Find more resources to help manage your risk at stroke.org/oneisenough.

      Know the Warning Signs for Strokes and Heart Attacks
      Even as COVID-19 cases strain emergency medicine, experts say calling 9-1-1 is still the best way to access life-saving treatments for people who are experiencing heart attack or stroke symptoms.

      Heart attacks and strokes are medical emergencies. If someone is experiencing stroke or heart attack symptoms, he or she should call 9-1-1. Emergency medical responders can assess symptoms, begin treatment in the ambulance and transport the patient to the most appropriate hospital, if necessary.

      Hospitals have plans in place to keep potentially contagious patients away from others and keep surfaces clean. Calling 9-1-1 and activating Emergency Medical Services (EMS) ensures you have the best possible chance to beat a heart attack or stroke. EMS can begin treatment in the ambulance and take you to the hospital best suited to care for you in an emergency.

      Stroke warning signs can be remembered using the acronym F.A.S.T.:

      • F – Face drooping
      • A – Arm weakness
      • S – Speech difficulty
      • T – Time to call 9-1-1

      Heart attack warning signs include:
      • Chest discomfort.
      • Discomfort in other areas of the upper body such as one or both arms, the back, neck, jaw or stomach.
      • Shortness of breath.
      • Breaking out in a cold sweat
      • Nausea
      • Lightheadedness

      Published with permission from RISMedia.

    • How to Model Positive Behaviors for Your Kids

      21 May 2020

      Children learn by observing others around them, particularly their parents. Kids often imitate what they see adults do, whether it’s positive or negative. If you would like your children to be polite and respectful and to follow rules, demonstrate those behaviors in your own interactions with others.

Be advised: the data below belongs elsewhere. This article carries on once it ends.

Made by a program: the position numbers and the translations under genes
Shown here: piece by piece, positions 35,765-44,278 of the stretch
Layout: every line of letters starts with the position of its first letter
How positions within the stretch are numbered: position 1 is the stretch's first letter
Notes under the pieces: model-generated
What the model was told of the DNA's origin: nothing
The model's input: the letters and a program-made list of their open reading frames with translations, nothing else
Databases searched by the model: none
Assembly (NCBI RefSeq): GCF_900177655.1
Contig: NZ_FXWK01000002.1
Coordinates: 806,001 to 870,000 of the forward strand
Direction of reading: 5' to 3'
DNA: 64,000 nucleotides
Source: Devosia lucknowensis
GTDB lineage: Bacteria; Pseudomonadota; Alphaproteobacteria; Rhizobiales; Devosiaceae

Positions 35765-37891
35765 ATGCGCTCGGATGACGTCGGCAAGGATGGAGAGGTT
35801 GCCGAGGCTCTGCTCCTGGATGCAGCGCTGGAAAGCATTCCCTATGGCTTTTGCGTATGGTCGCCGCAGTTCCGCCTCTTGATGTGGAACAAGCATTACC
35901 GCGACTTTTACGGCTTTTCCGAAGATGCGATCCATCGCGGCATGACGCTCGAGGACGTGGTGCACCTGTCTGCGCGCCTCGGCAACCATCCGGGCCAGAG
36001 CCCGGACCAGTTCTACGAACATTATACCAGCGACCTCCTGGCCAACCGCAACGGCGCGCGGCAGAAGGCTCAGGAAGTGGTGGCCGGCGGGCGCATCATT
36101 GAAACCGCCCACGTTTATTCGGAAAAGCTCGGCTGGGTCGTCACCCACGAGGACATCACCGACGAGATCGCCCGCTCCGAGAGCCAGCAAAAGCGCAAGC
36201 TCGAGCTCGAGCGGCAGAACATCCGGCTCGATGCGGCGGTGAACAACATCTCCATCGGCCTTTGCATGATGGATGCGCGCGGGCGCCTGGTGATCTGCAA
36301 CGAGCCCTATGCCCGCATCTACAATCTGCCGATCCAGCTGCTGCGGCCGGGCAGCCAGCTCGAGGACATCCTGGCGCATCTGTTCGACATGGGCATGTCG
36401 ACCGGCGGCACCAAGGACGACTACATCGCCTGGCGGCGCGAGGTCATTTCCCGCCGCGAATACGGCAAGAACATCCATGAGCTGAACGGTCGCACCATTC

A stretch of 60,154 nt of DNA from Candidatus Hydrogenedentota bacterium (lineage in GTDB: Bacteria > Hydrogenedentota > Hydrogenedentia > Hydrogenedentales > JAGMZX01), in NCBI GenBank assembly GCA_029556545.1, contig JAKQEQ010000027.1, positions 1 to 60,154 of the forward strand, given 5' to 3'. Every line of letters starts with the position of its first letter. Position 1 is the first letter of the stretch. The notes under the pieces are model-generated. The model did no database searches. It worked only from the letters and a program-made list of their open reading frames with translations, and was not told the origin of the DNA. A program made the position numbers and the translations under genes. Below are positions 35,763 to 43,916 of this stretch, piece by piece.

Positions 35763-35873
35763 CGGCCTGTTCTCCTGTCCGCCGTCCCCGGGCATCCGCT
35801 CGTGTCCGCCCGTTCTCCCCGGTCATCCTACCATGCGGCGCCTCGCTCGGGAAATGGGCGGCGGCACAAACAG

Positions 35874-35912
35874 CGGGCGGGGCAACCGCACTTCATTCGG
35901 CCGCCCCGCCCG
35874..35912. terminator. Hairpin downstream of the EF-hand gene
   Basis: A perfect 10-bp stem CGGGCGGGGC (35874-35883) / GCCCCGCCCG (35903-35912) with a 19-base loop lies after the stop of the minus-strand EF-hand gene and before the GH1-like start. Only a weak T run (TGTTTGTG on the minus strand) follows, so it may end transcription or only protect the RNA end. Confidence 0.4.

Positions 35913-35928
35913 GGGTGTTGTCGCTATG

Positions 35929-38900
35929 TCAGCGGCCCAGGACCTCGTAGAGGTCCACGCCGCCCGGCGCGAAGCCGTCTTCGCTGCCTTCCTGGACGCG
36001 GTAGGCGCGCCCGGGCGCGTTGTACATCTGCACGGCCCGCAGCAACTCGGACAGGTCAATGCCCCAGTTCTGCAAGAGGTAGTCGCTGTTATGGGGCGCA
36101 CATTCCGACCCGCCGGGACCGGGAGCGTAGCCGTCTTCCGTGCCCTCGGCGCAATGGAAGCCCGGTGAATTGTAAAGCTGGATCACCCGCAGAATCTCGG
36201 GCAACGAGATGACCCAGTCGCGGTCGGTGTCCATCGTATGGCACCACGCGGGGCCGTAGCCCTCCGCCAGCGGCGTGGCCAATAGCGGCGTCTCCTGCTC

Teach Kids to Communicate Respectfully
      Children learn how to speak to others by seeing and hearing how their parents communicate with other people. If you want your children to say “please” and “thank you,” make a habit of saying those things yourself. If you want your kids to speak calmly, don’t raise your voice when you get frustrated. Explain how you’re feeling in words so your children can learn how to express their own feelings.

      Give Clear Instructions
      Positive directions are easier for kids to understand and follow than negative ones. Instead of telling your children not to do something, tell them what you want them to do. For example, instead of saying, “Don’t leave your toys on the floor,” say, “Put your toys away when you’re done playing with them.”

      Reinforce Positive Behaviors
      If you see your kids behaving in a way that you would like to see continue, praise them. Instead of making generally positive comments, tell them specifically what you’re happy to see them doing. This will help reinforce the good behavior.

      Assign Chores
      Kids can learn values such as responsibility and cooperation and build their self-esteem by having chores to complete. Even young kids can be assigned simple tasks, such as putting dirty clothes in the hamper and picking up toys. Seeing all members of the family pitch in and work together can make children feel included and important.

      Teach Your Kids to Keep Their Word
      Always follow through on promises. If you tell your kids that they’ll get a reward for cleaning their rooms, give them what you promised if they do a good job. If you tell your kids that they won’t get dessert if they don’t do their homework, don’t give in if they whine and complain. Your kids will respect you if they know they can trust what you say, and they will learn to say what they mean and mean what they say.

      Model the Behaviors You Want to See in Your Kids
      Children learn by observing others. They’re watching you and paying attention, even if you don’t think they are. The behaviors you model are the ones your children will adopt. Set a good example by demonstrating the way you want to see your kids behave, teaching them how to express their feelings in clear and constructive ways, assigning them age-appropriate levels of responsibility, and enforcing consequences to teach positive behaviors.

      Published with permission from RISMedia.